By the time talks concluded on Jan 25, a few facts stood out.




Turkish President and leader of the Justice and Development (AK) Party Recep Tayyip Erdogan speaks during a parliamentary group meeting on January 27, 2021 at the Grand National Assembly of Turkey (GNAT) in Ankara. (AFP/File Photo)

Although the talks were intended to take place at a merely technical level, the Turkish delegation included Erdogan’s trusted advisor Ibrahim Kalin. The move was likely designed to underscore Turkey’s sincerity in bringing the talks to a successful conclusion, a message that its foreign minister communicated to EU officials the previous day.

Another interesting fact is that both sides followed standard practice by not revealing the content of their talks. This is largely a positive sign, since press leaks are usually aimed at shifting the blame onto the opposite side and undermining prospects for a positive result.

More encouraging still, Greece and Turkey have agreed to proceed with the next round of talks in March, this time in Athens.

Washington, just like Brussels, welcomed the talks and highlighted the importance of dialogue between the two sides. Confirming its attempt to adopt an equidistant approach, the US will continue to encourage both Athens and Ankara to resolve at least some of their disputes.

For Greece, these are limited and specific: the determination of the continental shelf in the Aegean Sea and the delimitation of the two countries’ respective Exclusive Economic Zones (EEZ).

For Turkey, on the other hand, the list includes issues such as minority rights, the demilitarization of the Greek Dodecanese islands and the alignment of Greece’s sea borders on the Aegean (6 miles) with its airspace in the same region (10 miles).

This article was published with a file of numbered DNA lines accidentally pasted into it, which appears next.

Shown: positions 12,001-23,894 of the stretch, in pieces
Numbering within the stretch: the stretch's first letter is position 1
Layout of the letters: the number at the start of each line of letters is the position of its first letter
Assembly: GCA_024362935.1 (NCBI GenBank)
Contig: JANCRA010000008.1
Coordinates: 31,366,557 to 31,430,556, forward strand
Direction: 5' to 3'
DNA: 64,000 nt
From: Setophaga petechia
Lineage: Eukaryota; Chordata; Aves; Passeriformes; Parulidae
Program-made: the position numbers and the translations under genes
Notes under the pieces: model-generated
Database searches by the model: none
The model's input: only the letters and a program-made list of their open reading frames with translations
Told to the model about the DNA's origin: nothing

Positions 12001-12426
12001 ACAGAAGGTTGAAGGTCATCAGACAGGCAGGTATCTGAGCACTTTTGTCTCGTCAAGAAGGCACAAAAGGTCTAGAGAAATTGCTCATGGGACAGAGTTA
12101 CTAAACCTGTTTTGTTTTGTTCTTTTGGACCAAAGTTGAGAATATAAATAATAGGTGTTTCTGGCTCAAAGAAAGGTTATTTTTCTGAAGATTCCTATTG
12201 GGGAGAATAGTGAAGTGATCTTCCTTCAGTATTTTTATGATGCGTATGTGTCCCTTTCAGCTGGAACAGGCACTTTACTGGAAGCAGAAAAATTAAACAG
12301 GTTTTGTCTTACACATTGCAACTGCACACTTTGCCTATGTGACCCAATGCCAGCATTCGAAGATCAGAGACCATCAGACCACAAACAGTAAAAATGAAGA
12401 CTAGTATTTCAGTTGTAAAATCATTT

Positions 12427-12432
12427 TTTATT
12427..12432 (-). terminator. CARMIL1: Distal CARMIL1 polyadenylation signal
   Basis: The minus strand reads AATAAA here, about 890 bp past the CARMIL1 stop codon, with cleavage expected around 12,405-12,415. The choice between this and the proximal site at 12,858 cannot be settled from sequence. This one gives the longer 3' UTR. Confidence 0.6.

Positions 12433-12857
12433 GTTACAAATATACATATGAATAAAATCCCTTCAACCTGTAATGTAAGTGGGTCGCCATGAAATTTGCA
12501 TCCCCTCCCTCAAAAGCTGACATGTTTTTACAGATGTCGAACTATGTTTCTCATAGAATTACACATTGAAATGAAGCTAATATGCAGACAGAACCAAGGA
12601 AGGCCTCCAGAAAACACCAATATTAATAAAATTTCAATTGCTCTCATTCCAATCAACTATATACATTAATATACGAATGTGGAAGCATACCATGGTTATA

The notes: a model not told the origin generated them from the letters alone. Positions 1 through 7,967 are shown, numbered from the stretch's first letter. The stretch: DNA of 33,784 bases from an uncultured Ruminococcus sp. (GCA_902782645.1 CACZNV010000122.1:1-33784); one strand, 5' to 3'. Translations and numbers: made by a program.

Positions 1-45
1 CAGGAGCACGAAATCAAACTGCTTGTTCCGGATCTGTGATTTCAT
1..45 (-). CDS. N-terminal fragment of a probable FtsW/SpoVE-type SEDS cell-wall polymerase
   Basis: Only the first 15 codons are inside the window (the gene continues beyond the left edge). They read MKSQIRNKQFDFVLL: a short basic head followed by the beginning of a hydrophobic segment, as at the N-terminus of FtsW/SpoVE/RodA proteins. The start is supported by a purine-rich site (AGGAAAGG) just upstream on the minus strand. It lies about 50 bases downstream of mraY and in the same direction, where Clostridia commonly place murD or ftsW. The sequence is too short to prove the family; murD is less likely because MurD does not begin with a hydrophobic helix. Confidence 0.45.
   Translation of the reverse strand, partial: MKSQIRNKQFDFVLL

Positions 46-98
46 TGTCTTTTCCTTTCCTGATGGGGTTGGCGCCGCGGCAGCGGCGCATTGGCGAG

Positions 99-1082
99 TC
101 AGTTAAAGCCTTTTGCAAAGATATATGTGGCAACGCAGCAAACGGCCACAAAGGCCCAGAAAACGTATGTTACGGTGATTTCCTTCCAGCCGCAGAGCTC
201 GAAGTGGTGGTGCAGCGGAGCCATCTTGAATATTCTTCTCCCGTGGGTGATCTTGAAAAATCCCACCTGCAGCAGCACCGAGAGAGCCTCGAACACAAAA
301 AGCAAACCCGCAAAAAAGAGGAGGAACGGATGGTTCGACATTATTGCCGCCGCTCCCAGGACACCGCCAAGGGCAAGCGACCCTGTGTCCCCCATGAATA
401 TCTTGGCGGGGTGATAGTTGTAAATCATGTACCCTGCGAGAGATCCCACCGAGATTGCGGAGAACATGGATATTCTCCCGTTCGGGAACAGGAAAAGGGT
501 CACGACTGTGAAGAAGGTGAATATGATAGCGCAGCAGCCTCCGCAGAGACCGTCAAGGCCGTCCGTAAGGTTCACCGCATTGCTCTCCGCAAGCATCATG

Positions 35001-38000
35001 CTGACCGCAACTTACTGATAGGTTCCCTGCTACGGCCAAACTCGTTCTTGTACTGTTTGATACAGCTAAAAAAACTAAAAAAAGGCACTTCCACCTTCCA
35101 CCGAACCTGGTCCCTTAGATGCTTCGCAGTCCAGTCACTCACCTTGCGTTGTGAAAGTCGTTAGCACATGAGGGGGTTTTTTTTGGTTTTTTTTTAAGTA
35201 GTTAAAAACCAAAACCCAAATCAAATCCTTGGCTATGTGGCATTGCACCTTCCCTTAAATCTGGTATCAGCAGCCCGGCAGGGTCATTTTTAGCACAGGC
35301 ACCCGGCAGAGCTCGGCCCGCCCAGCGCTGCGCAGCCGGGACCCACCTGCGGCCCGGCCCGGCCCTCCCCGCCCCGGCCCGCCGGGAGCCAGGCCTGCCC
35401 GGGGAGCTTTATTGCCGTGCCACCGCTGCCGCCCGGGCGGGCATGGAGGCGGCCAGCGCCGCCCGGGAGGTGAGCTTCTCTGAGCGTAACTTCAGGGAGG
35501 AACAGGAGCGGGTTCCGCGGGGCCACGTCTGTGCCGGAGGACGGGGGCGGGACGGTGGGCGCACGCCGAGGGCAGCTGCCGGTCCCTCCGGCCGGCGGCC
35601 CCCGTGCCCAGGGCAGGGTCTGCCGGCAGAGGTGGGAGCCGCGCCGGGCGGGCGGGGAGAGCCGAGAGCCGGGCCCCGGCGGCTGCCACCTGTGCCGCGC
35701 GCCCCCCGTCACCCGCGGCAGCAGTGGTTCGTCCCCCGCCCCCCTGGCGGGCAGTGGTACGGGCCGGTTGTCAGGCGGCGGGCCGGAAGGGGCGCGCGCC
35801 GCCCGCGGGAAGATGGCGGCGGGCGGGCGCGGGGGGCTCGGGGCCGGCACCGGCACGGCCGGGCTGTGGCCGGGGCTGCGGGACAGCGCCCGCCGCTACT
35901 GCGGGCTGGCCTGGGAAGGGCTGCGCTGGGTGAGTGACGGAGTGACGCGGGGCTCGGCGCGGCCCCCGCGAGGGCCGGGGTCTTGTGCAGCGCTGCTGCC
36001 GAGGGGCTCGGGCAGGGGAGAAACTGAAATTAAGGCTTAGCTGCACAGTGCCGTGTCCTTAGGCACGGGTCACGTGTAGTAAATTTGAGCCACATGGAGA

Greek Prime Minister Kyriakos Mitsotakis has reason to be optimistic about the US stance during the Biden administration. (AFP/File Photo)

What is certain, save for any big surprises, is the US (and the EU) will refrain from further sanctions on Turkey.

Pre-existing problems pertaining to the Aegean dispute and the Cyprus issue, the primary bone of contention for many decades, have recently been compounded by zero-sum games on hydrocarbon exploration in the eastern Mediterranean, as well as the migrant and refugee crisis, fueled further by the effects of the COVID-19 pandemic.

The fact that other states with interests in the region, such as Cyprus, Israel, France, Italy, Libya and Egypt, are now part of the larger Eastern Mediterranean dispute raises the stakes and pushes Greece and Turkey to adopt maximalist positions.

For all of Washington’s desire to see normalization, it is highly unlikely that concrete progress will be made in the coming months.

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Twitter: @dimitsar


Israel to buy millions of Pfizer COVID-19 vaccine doses